Originally I had purchased an ARB ARB505 E-Z Deflator to help deflate my tires before hitting trails. However, despite my love of off-roading, I hate getting my hands dirty with wheel grime while just starting a trail. At the end? No problem. At the start? A nuisance. Call me what you want. It was also troublesome to bend down, install the deflator, keep checking the pressure gauge until 20 psi was met, then remove the deflator and install it onto another tire three more times. Yes, the E-Z Deflator airs down tires very quickly because it removes the valve stem from the core… but it made my fingers and hands very unhappy through the process.

Additionally, I have a VIAIR 400P compressor which does not automatically start/stop based on the back pressure of an inflation gun. It became a nuisance walking back and forth between the tire and compressor to turn on/off the compressor while checking tire pressures during inflation. I also did not want to have to keep asking my wife to turn on and off the compressor when filling all four tires. Furthermore, I found over time that the size of the VIAIR 400P air chuck interfered with the OEM wheels in a way that made it difficult to lock the air chuck at certain angles.

Lo-and-behold almost a year after buying the E-Z deflator I came across a couple articles of people building their own four tire inflator/deflator systems. There are also a few options available that are professionally/commercially built. I had also read of the MORRflate 4-way tire inflation/deflation system over on Trail4R.com. My only issue with it was that it is designed to accept a female quick connect at the compressor whereas my VIAR 400P compressor has a male quick connect. Also I’d have to buy another pressure gauge to use with their device, or screw on the ARB ARB505 E-Z deflator whenever airing up. Not ideal, and more money and parts.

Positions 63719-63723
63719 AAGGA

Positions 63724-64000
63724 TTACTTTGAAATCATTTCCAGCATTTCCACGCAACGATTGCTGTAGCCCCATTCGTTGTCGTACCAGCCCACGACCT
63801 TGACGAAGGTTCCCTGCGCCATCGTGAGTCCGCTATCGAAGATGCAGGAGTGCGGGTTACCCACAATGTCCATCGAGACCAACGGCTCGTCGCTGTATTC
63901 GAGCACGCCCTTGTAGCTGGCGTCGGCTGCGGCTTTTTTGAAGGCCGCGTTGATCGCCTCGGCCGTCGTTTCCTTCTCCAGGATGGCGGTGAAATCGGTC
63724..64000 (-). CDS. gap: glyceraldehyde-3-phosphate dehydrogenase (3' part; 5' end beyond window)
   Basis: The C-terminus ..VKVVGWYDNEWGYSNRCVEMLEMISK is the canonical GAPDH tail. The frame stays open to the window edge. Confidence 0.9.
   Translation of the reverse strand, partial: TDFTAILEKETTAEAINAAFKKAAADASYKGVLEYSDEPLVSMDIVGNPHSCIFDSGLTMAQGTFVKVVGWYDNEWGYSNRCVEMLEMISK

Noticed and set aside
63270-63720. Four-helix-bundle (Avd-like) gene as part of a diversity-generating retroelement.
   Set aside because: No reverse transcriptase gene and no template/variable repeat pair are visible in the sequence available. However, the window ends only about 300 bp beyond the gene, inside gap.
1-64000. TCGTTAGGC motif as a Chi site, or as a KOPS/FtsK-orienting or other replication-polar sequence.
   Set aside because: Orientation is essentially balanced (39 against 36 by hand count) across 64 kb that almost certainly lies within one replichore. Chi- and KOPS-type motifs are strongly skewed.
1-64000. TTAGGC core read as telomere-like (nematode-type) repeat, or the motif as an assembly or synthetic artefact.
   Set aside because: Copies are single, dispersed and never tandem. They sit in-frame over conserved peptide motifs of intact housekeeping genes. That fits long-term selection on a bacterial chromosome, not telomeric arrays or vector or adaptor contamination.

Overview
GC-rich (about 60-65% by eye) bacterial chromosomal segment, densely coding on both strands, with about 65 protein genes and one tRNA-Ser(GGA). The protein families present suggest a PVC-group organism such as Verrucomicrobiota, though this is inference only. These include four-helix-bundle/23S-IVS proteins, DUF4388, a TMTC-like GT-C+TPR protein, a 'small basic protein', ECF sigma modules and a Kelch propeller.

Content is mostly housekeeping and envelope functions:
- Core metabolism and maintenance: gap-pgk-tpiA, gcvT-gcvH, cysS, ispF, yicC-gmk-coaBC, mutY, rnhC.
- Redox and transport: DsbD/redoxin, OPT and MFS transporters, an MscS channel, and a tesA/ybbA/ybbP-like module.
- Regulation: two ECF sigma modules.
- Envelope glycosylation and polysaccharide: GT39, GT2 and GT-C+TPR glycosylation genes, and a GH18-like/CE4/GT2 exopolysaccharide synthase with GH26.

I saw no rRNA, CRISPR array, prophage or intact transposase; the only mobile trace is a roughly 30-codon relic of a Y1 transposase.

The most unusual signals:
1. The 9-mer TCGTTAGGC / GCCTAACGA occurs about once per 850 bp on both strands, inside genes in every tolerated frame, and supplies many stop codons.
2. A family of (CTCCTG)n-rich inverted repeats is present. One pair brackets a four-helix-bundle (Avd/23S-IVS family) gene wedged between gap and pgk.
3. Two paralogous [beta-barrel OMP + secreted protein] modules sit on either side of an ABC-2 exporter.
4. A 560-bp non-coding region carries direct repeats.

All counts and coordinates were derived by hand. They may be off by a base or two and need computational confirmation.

I decided to give this project a go. Here are a couple cool end results.

  • The whole setup roughly wraps up and fits into a standard gym bag sack pack (the draw string kind).

  • Since all four tires are connected to a virtually single airline, all four tires equalize in pressure.

  • Since I use an oil-filled pressure gauge (resists needle movement), I’m able to read the actual air pressure while the tires are being inflated. I have tested this against my standard stick pressure gauge.

  • Compact lock-on air chucks that are easy to install and remove.

  • Quick connects to portable or on-board air compressor.

  • Deflate and inflate all four tires at once!!!

Components include:

  • 50-Feet of 1/4” Air Line Hose (I used Hybrid, rather than 100% rubber or reinforced PVC)

  • 25’ Tape Measure

  • PTFE Pipe Thread Tape

  • ONE ball shut off valve, 1/4” Male NPT to 1/4” Female NPT

  • ONE 0-60 PSI Pressure Gauge (Lower Mount Connection advised), 1/4” Male NPT

  • FOUR Haltec H-5265 Standard Bore Lock-on Air Chuck, 1/4” Female NPT

  • ONE Female Quick Connect Coupler, 1/4” Male NPT

  • ONE Male Quick Connect Coupler, 1/4” Male NPT

  • ONE Barstock Cross (Female), 1/4” x 1/4” x 1/4” x 1/4” All Female NPT

  • FOUR Barb to Male Adapters, 1/4" to 1/4” NPT

  • TWO Three-Way Barb Tees, 1/4” x 1/4” x 1/4” NPT